Sunday, October 12, 2014

On Simplification and Fluid Beliefs

Some people think that what we're about here at Carless In OKC is simply this: ANTI-CAR. Which, I mean, we kind of are? But only for us, at this current point in our lives. We've never claimed that living without a car is the be-all, end-all answer to life's problems for everyone. Even when I claimed that ditching your car is an all-in-one radical act, the point I was making wasn't that every single person needs to get rid of their cars. No matter how indignant we are about the problems that come along with car ownership, we always qualify our claims with a challenge to simply be less dependent on cars. 

Is this what people think of us?
The big problem, as I see it, is the system. It's not the car itself, really. It's the urban-suburban model of living which keeps the status quo at a cozy 2.5 cars per household with a long commute to work. The problem is that for many, if not most, families, the idea of even cutting down to one car seems insurmountable and improbable. When it's common for people to live far away from their jobs as well as from their grocery store and their children's schools, with few viable public transit or walkability options, if any - and they're doing this because of the economic benefit of cheaper suburban housing costs - it's not as much a choice that people are making. It's more like the default mode borne out of a perceived necessity. 

I say it's a perceived necessity because it's not exactly a real necessity in many cases. We've talked about the cost of owning a car, which we've established as being an enormous monthly and yearly expense. While the cost of housing in suburban areas may be lower, when you remove all (or even some) of the costs of car ownership, that can offset the sometimes-higher cost of urban life. Your transportation costs can drop considerably when your work, school, and necessities are accessible by public transit or on foot. Even if you choose to retain one car, you're still slashing that average yearly cost of car ownership by over half. 

The reason I'm thinking about this is because I recently read The Summit Seeker, by ultramarathoner Vanessa Runs, which I highly recommend. Vanessa talks about her life as a modern nomad - after feeling stifled by her desk job for years, she took a leap of faith one day and changed her life completely. After quitting her job, Vanessa packed up and moved to San Diego from Canada with no job, no money, and no real plan other than to do the two things she loves most: write and run. Eventually Vanessa met her partner, Shacky, and the two of them got rid of most of their belongings, bought an RV, and now they travel around with their cat and dog, running in and volunteering at races, exploring trails, writing, and having fun. 

Vanessa Runs during one of her adventures.
I started thinking about Vanessa's current lifestyle and while, yes, she does own an RV and therefore drives a good bit, I wouldn't say that her lifestyle is at odds with my philosophy. For me, it's ultimately about simplification and a rejection of a pervasive system that aims keep us trapped in our cars, isolated from our neighbors, and in debt pretty much forever. Vanessa and Shacky do drive a vehicle, yes, but they've also managed to buck the status quo in their own way. They've eliminated a lot of bills that come with traditional home ownership and they make a living off of their passions. Their lifestyle is not extravagant, but they are very happy.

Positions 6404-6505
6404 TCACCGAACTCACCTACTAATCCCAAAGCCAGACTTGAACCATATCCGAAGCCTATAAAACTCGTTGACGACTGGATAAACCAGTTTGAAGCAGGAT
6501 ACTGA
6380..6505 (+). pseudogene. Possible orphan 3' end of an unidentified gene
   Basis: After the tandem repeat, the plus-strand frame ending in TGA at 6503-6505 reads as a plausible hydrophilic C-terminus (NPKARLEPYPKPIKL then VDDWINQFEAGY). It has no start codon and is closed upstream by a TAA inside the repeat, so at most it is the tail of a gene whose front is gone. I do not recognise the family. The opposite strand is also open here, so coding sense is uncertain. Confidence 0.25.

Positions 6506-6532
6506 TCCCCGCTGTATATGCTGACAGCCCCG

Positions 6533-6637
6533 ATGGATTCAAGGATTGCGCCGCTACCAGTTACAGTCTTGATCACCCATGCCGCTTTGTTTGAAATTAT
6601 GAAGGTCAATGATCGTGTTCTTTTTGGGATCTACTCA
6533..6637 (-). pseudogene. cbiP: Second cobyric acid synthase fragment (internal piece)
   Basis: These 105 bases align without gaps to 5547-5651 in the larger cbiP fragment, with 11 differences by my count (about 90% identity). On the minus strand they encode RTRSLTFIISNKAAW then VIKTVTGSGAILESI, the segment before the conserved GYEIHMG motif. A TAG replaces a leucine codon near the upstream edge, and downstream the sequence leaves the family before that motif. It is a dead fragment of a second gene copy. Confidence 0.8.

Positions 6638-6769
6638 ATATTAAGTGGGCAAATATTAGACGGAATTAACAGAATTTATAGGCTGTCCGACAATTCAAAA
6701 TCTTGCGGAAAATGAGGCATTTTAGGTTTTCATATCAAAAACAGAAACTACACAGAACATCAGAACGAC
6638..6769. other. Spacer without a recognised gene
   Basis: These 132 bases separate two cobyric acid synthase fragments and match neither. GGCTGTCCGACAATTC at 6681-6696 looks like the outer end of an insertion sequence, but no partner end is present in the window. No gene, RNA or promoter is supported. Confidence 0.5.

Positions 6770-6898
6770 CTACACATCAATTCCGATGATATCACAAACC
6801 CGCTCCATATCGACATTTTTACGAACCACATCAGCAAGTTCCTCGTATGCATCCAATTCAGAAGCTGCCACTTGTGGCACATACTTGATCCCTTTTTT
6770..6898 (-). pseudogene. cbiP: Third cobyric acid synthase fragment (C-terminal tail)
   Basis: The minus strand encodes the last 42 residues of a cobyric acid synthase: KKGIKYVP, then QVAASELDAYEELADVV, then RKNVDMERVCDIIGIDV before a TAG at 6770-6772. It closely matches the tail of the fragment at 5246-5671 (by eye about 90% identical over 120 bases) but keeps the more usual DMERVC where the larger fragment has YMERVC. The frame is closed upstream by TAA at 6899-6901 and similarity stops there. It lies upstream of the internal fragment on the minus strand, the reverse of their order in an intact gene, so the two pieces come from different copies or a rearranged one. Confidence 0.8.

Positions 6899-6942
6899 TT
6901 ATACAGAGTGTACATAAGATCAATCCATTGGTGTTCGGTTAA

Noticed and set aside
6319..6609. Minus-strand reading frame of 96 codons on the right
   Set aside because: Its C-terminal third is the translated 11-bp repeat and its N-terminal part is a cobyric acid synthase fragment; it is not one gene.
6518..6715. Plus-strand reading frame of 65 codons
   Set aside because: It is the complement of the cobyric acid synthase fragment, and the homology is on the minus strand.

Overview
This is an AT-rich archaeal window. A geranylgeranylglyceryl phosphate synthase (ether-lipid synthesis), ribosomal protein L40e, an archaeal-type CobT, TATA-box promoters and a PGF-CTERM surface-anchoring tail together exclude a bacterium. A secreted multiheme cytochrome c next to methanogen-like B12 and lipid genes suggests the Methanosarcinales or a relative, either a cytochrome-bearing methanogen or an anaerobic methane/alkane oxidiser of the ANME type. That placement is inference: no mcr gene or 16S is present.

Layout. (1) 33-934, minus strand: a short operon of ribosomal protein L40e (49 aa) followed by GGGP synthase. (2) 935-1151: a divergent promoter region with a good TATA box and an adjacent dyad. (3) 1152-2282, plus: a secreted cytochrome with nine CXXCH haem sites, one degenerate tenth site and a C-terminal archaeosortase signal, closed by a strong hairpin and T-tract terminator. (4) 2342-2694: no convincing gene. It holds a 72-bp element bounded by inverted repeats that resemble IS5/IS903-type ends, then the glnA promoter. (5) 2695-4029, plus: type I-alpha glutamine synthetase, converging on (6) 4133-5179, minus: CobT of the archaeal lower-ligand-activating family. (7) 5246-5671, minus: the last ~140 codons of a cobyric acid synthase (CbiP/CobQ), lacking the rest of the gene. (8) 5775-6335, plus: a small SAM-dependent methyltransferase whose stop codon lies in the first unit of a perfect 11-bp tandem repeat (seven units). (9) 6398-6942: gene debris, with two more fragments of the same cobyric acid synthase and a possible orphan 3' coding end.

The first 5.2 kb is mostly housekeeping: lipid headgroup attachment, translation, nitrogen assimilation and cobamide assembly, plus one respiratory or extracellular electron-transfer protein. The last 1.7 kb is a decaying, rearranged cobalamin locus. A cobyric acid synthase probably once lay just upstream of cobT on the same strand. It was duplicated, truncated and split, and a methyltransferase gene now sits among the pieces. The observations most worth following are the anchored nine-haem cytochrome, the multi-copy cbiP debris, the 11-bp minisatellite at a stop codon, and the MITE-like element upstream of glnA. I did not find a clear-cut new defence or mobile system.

The point I'm making here is that contrary to what some may believe, I am not just anti-car or anti-driving. If that were the case, I'd have a serious conflict of interest going on when we rent a Timecar to go grocery shopping each week, or when we call an Uber to catch a ride to and from a friend's house who lives a little bit far away. You've got to do what you've got to do, and it's not always possible to adhere to a strict ideology, especially when that ideology relies heavily on excellent access to public transit and a safe, widespread system of sidewalks and bike lanes. Not all of us live in places that provide us with that ideal situation. 

What we ultimately want to achieve with this blog is to prove that it's entirely possible to live without a car - or with less dependence on cars - in Oklahoma City, or places like it that aren't exactly equipped with all the alternative transportation bells and whistles. People have literally said to my face that you have to have a car to live here, but John and I are living proof that that's simply not true. However, rejecting the system and shedding your unnecessary encumbrances doesn't look the same for everyone, and I'm 100% okay with that. All I want is for people to really look at their lives and why they do the things that they do, and make the decisions for themselves, rather than just falling into what they've always seen being done. Your version could be ditching your car, dropping down to owning only one car, or it could be a little more out of left field: quitting your job, selling your house, and taking your RV right out of suburbia and into the great wide open. It's your life and your journey, and I want you to embrace it the best way you know how. 

Make sure to catch our weekly segment on KOSU on Thursday mornings at 7:35am! Tune in at 91.7 FM or listen online at Follow us on Twitter at @CarlessInOKC for reminders to tune in. Make sure to tweet and tell us what you think!

1 comment:

  1. Great segment on bus perceptions today. Seems like the street car might not really improve public transportation much, what would you do with a 100 million dollars to improve transportation in OKC?